Wyoming Game and Fish Asks for Assistance to Stop Virus

Wyoming Game and Fish is asking residents to report signs of the deadly HPAI virus in domestic and wild birds and think about their safety before eating birds they harvest this fall.

Birds in Wyoming test positive again for highly pathogenic avian influenza. After a pause in HPAI’s confirmation of bird deaths over the summer, the Wyoming Game and Fish Department’s Wildlife Health Laboratory in Laramie this month confirmed positive results in a blue-winged teal and a great horned owl.

The current outbreak was first detected in March 2022 in Wyoming. A flock of birds in Johnson County have tested positive for the deadly virus.

“As bird hunting season either continues or is rapidly approaching and migratory birds are beginning to move south, we are asking the public to be on the lookout for dead birds and to be aware of the disease,” said Jessica Jennings-Gaines, Game and Fish Specialist wildlife diseases.

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Wyoming Game and Fish continues to monitor HPAI. The department has also created an online reporting tool to make it easier for the public to notify department staff.

The lab asks the public to follow these criteria when reporting birds suspected of being infected with HPAI:

  • Any sage grouse, raptor or owl found dead or showing neurological signs.
  • Only small birds such as songbirds, sparrows, starlings, pigeons, etc. where a group of five or more have been found dead or show neurological signs.
    • The birds must show signs within a short period of time – three to four days with symptoms would be remarkable.
  • All suspect birds in counties or species where HPAI has not been documented as of September 1.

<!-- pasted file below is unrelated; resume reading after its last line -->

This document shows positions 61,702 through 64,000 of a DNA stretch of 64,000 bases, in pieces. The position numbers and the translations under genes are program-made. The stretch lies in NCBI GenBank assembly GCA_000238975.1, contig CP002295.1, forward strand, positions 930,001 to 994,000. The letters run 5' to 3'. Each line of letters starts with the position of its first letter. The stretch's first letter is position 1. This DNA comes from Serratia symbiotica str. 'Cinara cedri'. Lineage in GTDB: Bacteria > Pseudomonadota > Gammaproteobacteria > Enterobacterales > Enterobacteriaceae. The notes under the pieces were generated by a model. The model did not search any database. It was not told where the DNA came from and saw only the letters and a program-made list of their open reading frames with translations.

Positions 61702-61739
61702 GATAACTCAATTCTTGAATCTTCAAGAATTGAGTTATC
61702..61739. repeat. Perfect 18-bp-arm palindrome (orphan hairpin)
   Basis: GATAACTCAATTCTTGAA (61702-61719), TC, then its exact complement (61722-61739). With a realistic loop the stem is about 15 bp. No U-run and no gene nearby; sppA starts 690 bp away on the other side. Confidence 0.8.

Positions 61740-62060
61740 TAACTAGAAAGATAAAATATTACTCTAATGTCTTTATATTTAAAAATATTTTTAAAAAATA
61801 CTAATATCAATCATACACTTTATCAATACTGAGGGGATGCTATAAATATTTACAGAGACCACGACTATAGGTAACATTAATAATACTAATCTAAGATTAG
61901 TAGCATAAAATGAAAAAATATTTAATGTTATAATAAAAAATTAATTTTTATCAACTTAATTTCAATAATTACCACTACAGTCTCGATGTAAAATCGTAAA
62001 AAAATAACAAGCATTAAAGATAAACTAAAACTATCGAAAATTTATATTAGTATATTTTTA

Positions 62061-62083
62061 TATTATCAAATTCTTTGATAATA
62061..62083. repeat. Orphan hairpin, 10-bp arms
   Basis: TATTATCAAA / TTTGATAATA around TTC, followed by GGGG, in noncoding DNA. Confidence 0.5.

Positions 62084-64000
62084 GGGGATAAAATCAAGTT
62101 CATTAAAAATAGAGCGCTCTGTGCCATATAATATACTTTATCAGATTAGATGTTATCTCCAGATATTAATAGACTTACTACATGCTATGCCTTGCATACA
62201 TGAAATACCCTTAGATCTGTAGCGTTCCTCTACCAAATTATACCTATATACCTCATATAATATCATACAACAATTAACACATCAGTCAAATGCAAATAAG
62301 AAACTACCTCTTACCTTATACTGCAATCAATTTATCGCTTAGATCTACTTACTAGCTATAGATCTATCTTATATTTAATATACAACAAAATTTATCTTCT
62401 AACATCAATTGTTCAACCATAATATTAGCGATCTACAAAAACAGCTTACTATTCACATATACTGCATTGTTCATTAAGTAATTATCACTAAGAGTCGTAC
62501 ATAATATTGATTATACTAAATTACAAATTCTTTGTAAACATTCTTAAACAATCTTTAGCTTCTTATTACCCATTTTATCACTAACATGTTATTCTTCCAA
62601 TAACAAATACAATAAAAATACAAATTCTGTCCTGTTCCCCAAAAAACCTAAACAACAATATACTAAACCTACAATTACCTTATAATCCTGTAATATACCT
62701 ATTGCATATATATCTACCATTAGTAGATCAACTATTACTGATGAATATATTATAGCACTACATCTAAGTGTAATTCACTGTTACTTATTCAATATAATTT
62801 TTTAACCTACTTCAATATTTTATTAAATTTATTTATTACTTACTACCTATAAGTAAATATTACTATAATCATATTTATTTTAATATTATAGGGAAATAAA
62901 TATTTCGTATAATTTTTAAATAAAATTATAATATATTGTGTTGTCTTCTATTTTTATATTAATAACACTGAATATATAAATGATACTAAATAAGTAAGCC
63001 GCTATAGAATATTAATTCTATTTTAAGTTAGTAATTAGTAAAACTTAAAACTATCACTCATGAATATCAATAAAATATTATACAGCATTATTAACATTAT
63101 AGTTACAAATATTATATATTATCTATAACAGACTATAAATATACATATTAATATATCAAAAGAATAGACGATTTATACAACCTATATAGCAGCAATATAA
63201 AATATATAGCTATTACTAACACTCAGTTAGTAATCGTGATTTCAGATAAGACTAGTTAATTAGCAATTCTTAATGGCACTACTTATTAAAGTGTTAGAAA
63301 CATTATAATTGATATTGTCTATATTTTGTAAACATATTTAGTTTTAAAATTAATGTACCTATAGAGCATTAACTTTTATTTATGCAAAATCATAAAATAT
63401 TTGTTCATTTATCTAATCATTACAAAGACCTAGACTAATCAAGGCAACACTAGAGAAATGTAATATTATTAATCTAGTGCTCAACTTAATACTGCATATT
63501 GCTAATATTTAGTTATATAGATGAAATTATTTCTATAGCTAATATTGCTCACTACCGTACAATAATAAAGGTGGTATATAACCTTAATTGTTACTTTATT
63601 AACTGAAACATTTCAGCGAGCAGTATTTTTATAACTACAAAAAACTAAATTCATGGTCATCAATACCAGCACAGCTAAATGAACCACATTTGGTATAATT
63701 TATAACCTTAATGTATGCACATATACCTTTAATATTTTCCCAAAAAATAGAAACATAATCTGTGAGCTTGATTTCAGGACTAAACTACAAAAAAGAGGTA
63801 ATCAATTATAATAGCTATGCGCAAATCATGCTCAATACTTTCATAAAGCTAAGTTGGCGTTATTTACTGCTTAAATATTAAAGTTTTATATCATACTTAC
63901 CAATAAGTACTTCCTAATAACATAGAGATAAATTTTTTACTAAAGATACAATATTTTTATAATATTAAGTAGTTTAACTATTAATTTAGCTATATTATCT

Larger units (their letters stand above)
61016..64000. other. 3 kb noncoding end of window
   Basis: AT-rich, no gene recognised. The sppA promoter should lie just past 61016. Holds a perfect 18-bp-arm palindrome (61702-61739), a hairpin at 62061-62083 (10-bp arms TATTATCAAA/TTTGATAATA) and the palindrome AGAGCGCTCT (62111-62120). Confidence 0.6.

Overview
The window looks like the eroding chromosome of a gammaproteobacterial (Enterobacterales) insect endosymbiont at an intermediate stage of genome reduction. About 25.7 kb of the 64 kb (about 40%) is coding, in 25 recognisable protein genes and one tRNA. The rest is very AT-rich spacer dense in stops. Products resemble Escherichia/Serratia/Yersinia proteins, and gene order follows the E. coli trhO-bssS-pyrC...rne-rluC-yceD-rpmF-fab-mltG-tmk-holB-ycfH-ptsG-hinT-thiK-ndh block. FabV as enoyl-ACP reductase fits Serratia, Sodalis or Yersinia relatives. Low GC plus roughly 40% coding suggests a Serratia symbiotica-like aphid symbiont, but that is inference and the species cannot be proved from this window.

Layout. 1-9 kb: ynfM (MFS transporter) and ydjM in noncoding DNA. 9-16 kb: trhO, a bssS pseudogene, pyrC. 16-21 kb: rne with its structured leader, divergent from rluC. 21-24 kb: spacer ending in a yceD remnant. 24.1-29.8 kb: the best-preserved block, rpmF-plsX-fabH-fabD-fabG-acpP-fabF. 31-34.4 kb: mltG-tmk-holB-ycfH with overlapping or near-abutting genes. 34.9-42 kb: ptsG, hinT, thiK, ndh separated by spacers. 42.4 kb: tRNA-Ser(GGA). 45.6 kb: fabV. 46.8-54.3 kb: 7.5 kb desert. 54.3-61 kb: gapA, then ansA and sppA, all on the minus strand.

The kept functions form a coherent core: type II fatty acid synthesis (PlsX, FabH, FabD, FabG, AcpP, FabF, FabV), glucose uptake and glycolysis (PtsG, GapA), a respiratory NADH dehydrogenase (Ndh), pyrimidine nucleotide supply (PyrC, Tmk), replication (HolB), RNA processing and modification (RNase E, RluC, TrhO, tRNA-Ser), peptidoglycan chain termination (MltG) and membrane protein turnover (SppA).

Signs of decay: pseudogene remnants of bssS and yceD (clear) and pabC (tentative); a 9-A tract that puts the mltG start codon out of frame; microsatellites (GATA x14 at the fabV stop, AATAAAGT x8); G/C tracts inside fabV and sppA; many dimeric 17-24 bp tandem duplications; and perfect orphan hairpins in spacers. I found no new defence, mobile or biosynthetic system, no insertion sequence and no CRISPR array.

• An online map shows where the virus was detected and confirmed.
  • When a member of the public has concerns about HPAI exposure and requests avian influenza virus testing.
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Wyoming had not verified a case of HPAI since June 9 and tested 25 samples over the summer months, all of which came back negative. In August, HPAI was detected in wild birds in 13 states, including Colorado and Utah.

Additionally, Game and Fish urges hunters who are in the field and handling game meat to take extra precautions.

These recommendations come from the US Fish and Wildlife Service’s general safety guidelines for hunters who handle wildlife and their tissues:

  • Do not touch or eat sick game.
  • Begin and prepare the game outdoors or in a well-ventilated area.
  • Wear rubber or disposable nitrile gloves when handling or cleaning game.
  • After handling game, wash hands thoroughly with soap or sanitizer and clean knives, equipment and surfaces that come in contact with game.
  • Do not eat, drink or smoke when handling animals.
  • Do not feed sick/found dead carcasses/tissues to pets such as dogs and cats.
  • All game should be thoroughly cooked to an internal temperature of 165 degrees F before consumption.
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HPAI can be transmitted from birds to humans, and the mortality rate for humans with the virus is 60%. But as of August 10, 2012, the World Health Organization reports that only 59 people in 12 countries have died from the virus.

Stopping the spread of HPAI is essential to saving Wyoming’s bird populations, and public support is vital in this ongoing effort.

“HPAI surveillance relies on the help of Wyoming citizens, and we greatly appreciate that help,” said Jennings-Gaines.

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